(14) 2.3.3. Characterization of TPP and ZnTPP .............................................................................................. 63 2.3.4. Product Yield................................................................................................................................. 64 2.3.5. Handling of the Effluents .............................................................................................................. 65 2.4. Results, Interpretation and Additional Questions for Students .................................................. 65 2.5. References .......................................................................................................................................... 66. CHAPTER 3. Experimental Determination of Activation Energy of Nucleophilic Aromatic Substitution on Porphyrins (A Physical-Organic Chemistry Laboratory Experiment) ...................... 67 3.1. Introduction ......................................................................................................................................... 67 3.2. Introductory Lecture ............................................................................................................................ 70 3.2.1. NAS Substitution Chemistry .......................................................................................................... 70 3.3. Experimental Background .................................................................................................................... 72 3.4. Experimental Procedure ...................................................................................................................... 77 3.4.1. Preparing the Porphyrin Solution ................................................................................................. 77 3.4.2. Butanethiol Substitution ............................................................................................................... 77 3.4.3. Butylamine Substitution ............................................................................................................... 78 3.4.4. Butanol Substitution ..................................................................................................................... 78 3.5. Data Collection ..................................................................................................................................... 78 3.6. Analysis and Report ............................................................................................................................. 79 3.7. ImageJ Analysis .................................................................................................................................... 80 3.8. Hazards................................................................................................................................................. 85 3.9. Results and Discussion ......................................................................................................................... 86 3.10. References ......................................................................................................................................... 89. xiii.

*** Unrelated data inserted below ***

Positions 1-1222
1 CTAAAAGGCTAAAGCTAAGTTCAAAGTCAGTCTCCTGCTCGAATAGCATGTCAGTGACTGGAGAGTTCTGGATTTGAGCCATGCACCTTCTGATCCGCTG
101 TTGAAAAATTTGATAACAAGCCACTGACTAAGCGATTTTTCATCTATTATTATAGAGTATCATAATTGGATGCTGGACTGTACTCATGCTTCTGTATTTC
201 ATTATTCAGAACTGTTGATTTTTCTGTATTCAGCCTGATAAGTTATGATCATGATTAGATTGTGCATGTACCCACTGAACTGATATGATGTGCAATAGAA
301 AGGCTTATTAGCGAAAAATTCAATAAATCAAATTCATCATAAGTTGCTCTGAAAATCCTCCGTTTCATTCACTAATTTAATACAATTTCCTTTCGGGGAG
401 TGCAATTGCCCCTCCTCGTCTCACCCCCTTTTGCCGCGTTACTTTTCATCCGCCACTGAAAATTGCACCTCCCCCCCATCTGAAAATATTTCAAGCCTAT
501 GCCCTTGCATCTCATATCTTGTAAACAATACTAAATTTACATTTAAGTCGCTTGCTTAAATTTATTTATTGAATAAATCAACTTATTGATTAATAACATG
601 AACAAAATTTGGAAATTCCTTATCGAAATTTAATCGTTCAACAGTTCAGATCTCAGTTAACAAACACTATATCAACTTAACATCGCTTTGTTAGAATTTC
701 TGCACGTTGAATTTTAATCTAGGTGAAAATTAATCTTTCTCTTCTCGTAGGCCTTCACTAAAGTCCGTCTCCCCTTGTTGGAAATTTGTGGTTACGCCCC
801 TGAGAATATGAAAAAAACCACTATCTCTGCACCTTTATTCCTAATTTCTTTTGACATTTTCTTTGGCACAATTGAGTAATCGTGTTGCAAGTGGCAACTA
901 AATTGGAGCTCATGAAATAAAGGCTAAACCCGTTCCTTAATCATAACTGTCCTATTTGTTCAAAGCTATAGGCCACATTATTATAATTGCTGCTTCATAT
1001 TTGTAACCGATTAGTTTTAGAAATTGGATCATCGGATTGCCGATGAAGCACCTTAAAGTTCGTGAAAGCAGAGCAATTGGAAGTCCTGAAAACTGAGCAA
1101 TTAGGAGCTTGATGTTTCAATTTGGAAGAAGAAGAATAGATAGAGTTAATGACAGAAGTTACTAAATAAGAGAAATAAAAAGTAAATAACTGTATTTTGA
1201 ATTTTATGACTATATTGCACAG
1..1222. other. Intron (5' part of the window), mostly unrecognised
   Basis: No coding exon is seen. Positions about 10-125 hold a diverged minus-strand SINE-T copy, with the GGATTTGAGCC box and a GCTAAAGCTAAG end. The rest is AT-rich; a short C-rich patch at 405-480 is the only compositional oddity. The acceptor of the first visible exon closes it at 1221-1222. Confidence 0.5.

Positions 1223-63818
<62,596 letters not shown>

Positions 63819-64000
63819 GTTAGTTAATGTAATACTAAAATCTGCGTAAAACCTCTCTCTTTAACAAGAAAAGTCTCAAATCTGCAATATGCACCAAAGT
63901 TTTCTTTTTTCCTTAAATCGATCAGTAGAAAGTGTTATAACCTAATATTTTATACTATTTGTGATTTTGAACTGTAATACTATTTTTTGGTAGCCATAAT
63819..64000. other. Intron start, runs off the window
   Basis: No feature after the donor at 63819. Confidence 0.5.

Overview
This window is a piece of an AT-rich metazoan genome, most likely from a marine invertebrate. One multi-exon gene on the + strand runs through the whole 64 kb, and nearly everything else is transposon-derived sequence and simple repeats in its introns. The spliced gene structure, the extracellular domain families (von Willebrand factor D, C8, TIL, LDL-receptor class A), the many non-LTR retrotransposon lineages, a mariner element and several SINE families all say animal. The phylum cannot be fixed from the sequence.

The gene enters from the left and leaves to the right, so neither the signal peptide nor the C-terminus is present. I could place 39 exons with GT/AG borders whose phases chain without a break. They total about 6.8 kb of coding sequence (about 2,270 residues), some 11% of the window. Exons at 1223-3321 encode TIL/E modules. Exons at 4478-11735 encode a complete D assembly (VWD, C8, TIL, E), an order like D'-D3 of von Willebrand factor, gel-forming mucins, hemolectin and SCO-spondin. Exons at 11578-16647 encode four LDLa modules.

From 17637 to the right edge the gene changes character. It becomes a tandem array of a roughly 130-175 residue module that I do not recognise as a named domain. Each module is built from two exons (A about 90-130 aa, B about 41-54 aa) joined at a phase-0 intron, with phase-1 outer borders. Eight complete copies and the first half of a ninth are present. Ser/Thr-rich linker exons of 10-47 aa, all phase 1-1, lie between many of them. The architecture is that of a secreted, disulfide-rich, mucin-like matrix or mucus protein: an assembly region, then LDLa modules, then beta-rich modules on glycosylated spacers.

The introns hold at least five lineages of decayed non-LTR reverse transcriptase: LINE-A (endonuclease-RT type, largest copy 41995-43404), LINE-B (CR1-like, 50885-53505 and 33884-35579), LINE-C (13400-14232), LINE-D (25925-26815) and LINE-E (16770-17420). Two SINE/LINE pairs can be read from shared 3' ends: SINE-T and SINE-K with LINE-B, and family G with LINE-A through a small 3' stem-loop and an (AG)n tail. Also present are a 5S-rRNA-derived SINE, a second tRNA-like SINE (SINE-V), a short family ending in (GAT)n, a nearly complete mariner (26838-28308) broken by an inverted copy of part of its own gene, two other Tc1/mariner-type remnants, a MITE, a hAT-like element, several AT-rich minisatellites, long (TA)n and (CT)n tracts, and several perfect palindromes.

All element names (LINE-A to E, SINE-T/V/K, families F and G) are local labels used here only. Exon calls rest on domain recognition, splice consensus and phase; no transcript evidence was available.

(15) CHAPTER 4. Distorted Phthalocyanines via Click-chemistry: Synthesis, Photoacoustic, Photothermal and Cell Studies.............................................................................................................................. 92 4.1. Introduction ......................................................................................................................................... 92 4.2. Experimental ........................................................................................................................................ 95 4.2.1. Synthesis of ZnPc(tomamine)1 ...................................................................................................... 95 4.2.2. Synthesis of ZnPc(tomamine)2 ...................................................................................................... 96 4.2.3. Synthesis of ZnPc(tomamine)3 ...................................................................................................... 97 4.2.4. Synthesis of ZnPc(tomamine)4 ...................................................................................................... 98 4.2.5. NMR Spectroscopy ........................................................................................................................ 99 4.2.6. UV-visible Spectroscopy ................................................................................................................ 99 4.2.7. Emission Spectroscopy, Fluorescence Quantum Yield ................................................................ 100 4.2.8. Dynamic Light Scattering (DLS) for Particle Size Measurement ................................................. 101 4.2.9. Quantum Yield of SInglet Oxygen Production............................................................................. 101 4.2.10. Photobleaching and Compound Stability ................................................................................. 102 4.2.11. Cell Culture. Uptake and Toxicity Studies ................................................................................. 102 4.2.12. Photothermal Studies ............................................................................................................... 104 4.2.13. Octanol/PBS Partition Studies .................................................................................................. 105 4.2.14. MM2 Energy Minimization ....................................................................................................... 105 4.2.15. Photoacoustic Studies ............................................................................................................... 105 4.2.16. Multispectral Optoacoustic Tomography (MSOT) Imaging ...................................................... 106 4.2.17. Photoacoustic Spectra .............................................................................................................. 106 4.3. Discussion and Conclusion ................................................................................................................. 108 4.4. References ......................................................................................................................................... 116. xiv.